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SC Democrat Krystle Matthews wins US Senate runoff election


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South Carolina Rep. Krystle Matthews, D-Berkeley, announces she will run for U.S. Senate in 2022 against Republican U.S. Sen. Tim Scott on Tuesday, April 13, 2021, in Columbia, South Carolina.

AP

South Carolina Democratic state Rep. Krystle Matthews will face Republican U.S. Sen. Tim Scott in November after she won Tuesday’s primary runoff election.

Matthews beat Catherine Fleming Bruce, an activist and author, from Columbia, according to unofficial election results which showed Matthews with 56% to Bruce’s nearly 45%.

Matthews posted her appreciation on Facebook after the Associated Press called her race.

“Thank you South Carolina! In the words of Vice President Kamala Harris “we did it y’all” we won the runoff!” she wrote.

Matthews raised nearly $105,000 for her Senate campaign, while Bruce raised more than $26,000.

Bruce called Matthews minutes after the race was called to concede.

She told The State she was thankful for the opportunity to engage with voters and was satisfied with her campaign. She said last week that she has plans for a future in politics, but wasn’t sure what yet.

“I’m very happy with what we’ve done. Again, we raised a fourth of what my opponent raised,” Bruce said. “So the fact that we did this wonderfully is amazing, and I’m very proud of that. We just finished calling her to concede, and that went well. So we hope that it’s onward and upward for the Democratic Party as they go through to November and the entire team of Democratic nominees that you now have on board.”

The Berkeley County lawmaker is a single mother of five, and has been a South Carolina representative since 2018, representing the areas of Ladson, North Charleston and Goose Creek. She also is an engineering planner for Boeing.

Matthews told The State her background as a Democratic state representative in a Republican-led body suits her well for the bipartisan coalition building it would take to pass bills in the U.S. Senate.

“I’m running for this seat because I understand how important economic stability, infrastructure support (are),” Matthews said.

She added it can be a challenge to be a mother, work, campaign and be a public servant, but her busy schedule represents what makes her well suited for office, she said.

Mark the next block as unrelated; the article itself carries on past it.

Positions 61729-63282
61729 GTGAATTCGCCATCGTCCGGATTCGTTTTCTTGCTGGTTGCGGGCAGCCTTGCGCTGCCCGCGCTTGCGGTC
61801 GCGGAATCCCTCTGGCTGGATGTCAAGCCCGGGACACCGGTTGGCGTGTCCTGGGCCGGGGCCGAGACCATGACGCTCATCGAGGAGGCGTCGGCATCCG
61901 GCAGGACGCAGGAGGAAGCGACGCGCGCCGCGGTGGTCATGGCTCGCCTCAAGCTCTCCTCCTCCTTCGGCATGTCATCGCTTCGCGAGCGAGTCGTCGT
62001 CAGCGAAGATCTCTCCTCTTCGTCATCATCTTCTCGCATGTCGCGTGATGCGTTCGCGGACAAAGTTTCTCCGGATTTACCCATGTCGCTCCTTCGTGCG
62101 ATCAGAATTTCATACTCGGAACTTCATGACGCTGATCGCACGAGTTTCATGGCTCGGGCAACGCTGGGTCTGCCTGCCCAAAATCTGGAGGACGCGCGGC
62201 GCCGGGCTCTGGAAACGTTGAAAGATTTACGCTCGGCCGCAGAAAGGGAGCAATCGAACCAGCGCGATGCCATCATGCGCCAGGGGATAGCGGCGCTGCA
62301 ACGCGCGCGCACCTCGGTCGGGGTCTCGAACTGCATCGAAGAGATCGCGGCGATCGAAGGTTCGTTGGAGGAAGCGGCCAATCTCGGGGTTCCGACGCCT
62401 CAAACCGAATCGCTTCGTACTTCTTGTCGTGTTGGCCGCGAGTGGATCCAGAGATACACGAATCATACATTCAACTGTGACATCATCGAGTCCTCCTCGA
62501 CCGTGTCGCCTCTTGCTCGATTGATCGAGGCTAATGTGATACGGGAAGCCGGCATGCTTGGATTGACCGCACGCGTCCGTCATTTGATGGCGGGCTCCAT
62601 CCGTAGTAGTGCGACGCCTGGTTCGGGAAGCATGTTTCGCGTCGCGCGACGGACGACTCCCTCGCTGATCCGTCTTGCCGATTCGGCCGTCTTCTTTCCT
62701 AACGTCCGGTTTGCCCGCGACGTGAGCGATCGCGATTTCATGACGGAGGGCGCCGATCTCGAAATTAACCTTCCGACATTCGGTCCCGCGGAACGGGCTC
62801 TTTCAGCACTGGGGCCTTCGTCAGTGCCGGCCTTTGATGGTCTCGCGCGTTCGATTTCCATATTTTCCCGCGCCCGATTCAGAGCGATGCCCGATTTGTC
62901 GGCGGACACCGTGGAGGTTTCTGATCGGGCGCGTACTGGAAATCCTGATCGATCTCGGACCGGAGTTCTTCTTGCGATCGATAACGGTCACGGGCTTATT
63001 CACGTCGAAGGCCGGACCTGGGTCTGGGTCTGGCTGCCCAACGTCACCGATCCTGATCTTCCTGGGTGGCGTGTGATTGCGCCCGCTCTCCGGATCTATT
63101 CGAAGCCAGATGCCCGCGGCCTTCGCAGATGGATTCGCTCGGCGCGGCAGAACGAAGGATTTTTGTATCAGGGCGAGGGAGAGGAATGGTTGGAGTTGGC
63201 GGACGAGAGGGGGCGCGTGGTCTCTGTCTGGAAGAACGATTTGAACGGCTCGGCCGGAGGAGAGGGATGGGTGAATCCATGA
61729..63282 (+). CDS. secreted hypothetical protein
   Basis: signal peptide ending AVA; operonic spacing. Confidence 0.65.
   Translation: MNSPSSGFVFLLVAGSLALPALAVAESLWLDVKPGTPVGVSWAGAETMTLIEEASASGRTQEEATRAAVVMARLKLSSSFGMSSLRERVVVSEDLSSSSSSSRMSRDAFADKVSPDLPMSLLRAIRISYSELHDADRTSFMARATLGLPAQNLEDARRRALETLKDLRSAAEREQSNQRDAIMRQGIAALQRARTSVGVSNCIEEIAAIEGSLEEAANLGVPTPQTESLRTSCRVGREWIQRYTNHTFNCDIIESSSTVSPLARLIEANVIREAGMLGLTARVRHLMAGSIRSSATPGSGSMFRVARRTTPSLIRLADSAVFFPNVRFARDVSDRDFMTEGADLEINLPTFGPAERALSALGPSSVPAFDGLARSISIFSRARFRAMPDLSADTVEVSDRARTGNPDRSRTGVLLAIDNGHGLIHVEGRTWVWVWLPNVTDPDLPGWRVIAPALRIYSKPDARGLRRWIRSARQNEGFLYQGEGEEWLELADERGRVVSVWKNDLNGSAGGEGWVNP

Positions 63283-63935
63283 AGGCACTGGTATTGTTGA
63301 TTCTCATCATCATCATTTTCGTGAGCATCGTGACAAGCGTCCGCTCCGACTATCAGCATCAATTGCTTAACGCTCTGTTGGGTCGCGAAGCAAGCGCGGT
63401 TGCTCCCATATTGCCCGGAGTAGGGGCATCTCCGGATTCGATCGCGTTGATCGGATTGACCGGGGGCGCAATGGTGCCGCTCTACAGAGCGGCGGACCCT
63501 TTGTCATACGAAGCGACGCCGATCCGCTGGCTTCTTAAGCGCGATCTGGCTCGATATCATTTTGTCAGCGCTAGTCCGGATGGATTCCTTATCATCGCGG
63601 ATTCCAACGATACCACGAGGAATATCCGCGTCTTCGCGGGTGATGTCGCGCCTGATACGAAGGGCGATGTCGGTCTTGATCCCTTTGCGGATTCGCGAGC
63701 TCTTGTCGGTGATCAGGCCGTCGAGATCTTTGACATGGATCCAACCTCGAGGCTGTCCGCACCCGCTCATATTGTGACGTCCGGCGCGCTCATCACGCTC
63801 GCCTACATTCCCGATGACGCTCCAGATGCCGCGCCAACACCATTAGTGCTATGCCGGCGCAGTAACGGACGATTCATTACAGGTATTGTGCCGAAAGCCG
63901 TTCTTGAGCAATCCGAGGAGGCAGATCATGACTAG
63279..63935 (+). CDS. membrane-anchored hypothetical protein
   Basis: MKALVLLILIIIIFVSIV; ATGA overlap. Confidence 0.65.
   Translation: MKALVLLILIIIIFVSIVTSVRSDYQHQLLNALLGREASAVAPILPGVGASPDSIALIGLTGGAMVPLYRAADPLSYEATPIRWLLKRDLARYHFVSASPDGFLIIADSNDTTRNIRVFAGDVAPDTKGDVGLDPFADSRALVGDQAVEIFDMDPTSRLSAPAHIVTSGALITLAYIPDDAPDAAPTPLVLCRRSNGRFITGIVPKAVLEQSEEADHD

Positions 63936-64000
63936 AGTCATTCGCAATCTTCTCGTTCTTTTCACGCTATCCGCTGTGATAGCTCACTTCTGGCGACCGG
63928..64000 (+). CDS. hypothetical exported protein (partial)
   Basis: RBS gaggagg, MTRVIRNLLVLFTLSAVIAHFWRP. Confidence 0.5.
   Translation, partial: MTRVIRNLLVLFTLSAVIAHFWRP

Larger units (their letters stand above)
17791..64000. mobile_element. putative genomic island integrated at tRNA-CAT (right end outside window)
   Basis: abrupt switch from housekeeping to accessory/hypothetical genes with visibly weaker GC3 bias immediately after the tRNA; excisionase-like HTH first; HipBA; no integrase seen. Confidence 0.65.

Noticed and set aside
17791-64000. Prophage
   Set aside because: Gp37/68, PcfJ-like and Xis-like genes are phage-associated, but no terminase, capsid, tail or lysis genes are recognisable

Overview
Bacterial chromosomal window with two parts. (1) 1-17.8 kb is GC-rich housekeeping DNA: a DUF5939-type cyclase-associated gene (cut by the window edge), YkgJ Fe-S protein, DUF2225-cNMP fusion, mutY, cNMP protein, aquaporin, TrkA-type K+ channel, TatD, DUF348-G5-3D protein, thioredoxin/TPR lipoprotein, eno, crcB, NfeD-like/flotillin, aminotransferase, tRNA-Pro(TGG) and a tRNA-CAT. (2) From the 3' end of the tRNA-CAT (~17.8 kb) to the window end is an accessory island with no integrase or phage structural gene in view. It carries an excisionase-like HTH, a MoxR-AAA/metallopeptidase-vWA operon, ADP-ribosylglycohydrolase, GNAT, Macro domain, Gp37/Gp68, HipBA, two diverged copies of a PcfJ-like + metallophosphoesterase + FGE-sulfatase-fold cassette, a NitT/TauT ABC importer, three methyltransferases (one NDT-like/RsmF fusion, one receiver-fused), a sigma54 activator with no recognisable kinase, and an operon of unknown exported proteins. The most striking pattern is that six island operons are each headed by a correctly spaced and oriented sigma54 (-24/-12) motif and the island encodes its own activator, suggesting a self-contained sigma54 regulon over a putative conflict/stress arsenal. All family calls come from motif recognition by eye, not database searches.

“Coalition building is a very delicate process that is almost an art form in and of itself. And so I get to bring all of that experience with me to this role, mixed with my energy, my youthfulness, my feel, my ability to bring young people to the table and have conversations where they feel like they’re listening, they feel like they’re seen and they feel like they’re represented,” Matthews said.

Matthews and Bruce were forced into a runoff Tuesday after neither exceeded the 50% threshold in the primary. The third candidate, Angela Geter, a business owner and chair of the Spartanburg County Democratic Party, did not endorse either candidate.

“It was important to me to understand and reflect upon — which I did — why it was that I was in this race, and what I felt was important and necessary,” Geter said. “And with that in mind, I made a decision that I would allow the people of South Carolina to decide who that person was, as opposed to me throwing in my opinion.”

Matthews found herself the subject of controversy after a phone call with a South Carolina inmate was leaked on social media by Project Veritas, a right-wing organization known for secretly taping progressive politicians and editing the tapes to show the politician in an unflattering light.

The call could result in a state House ethics investigation. In a letter released Tuesday by House Ethics Committee Chairman Jay Jordan, R-Florence, Jordan wrote, “when the committee receives verified information the committee has a statutory and rule process for handling complaints against a member for a violation of the SC Ethics Act.”